GRANADOS Goyescas MOMPOU Variations sur un Theme de Chopin

Author: 
Jed Distler
ODRCD325. GRANADOS Goyescas MOMPOU Variations sur un Theme de ChopinGRANADOS Goyescas MOMPOU Variations sur un Theme de Chopin

GRANADOS Goyescas MOMPOU Variations sur un Theme de Chopin

  • Goyescas
  • (12) Variations sur un thème de Chopin

Granados’s Goyescas is more than a suite of piano pieces: it’s a road trip where one encounters a diverse succession of moods and landscapes. To guide the prospective pianist through terrains of notey and complex figurations, Granados provides copious markings that indicate subtle and specific tempo modifications, a wide dynamic palette and detailed expressive directives. Ignore them and you’ll find that the melodies won’t palpitate, the counterpoint won’t speak and the harmonies will lose one or two layers of sexiness.

The opening ‘Los requiebros’ brilliantly conveys sweeping exuberance and teasing coyness, contrasting qualities that are minimised by Javier Negrín’s headlong, generalised approach, especially in the way he skirts over the rapid filigree as if sweeping dust under a carpet. He captures the second movement’s brooding eloquence well but without the long-lined animation and idiomatically caressing rubato that Luis Fernando Pérez and Rosa-Torres-Pardo (DG download) brought to their respective recordings. Negrín fares better in his pointed and sensitively shaped reading of ‘La maja y el ruiseñor’ but his literal and occasional stiff handling of No 3’s fandango rhythms and the ghostly epilogue’s evocations of plucked guitar strings yield to Garrick Ohlsson’s more imaginatively inflected accounts. In the suite’s longest and most substantial movement, ‘El amor y la muerte’ (arguably Granados’s masterpiece), Negrín assiduously weaves the numerous tempo shifts, dynamic outbursts and reiterations of earlier themes into a fluid, fulfilling whole.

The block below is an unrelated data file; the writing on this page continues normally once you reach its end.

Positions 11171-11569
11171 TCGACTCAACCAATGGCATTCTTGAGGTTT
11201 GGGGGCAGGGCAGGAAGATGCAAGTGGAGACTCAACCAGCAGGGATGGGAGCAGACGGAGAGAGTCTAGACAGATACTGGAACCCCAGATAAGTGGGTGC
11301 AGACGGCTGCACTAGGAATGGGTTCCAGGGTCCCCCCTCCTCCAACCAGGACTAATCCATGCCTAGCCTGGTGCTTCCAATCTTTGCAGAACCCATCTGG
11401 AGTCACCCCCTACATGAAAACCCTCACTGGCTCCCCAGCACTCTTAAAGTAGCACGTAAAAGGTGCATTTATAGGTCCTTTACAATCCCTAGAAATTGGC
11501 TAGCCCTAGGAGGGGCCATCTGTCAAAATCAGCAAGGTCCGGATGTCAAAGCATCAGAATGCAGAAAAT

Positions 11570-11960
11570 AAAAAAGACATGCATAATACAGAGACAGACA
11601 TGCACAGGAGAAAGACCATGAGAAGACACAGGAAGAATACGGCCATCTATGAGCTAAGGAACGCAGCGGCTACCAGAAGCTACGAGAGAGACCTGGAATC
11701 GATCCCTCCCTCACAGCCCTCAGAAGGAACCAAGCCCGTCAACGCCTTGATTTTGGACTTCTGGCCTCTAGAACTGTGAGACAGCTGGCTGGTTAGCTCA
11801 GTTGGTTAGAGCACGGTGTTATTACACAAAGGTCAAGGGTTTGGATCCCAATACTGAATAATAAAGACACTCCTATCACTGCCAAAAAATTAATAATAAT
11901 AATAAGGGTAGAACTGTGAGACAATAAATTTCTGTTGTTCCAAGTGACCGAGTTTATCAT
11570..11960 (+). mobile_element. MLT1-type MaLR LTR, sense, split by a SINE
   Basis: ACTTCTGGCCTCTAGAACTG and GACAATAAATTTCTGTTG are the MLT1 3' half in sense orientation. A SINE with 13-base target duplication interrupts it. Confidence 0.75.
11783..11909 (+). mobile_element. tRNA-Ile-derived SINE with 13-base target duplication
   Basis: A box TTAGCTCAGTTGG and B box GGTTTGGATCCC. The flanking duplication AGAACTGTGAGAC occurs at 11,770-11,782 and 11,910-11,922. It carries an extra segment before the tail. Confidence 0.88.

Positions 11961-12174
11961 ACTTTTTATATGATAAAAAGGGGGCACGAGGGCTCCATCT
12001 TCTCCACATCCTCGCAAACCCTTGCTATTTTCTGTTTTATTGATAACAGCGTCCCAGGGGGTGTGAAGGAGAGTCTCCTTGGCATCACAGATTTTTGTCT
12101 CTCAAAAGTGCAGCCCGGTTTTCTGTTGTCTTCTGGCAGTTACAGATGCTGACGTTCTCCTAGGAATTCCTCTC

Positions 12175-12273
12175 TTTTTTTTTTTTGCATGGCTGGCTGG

Although Granados’s standalone El pelele is traditionally included as part of Goyescas performances and recordings, Negrín offers instead Mompou’s gorgeous and witty variations on Chopin’s A major Prelude. In contrast to Alexandre Tharaud’s rippling surface elegance, Negrín probes with deliberation, notably in the 10th variation’s reharmonisation of the Chopin Fantaisie-impromptu’s central theme. The piano is recorded at close range, yet without losing tonal heft. In sum, Negrín’s Goyescas sometimes impresses, yet not enough to challenge recent contenders, let alone Alicia de Larrocha’s Decca benchmark.

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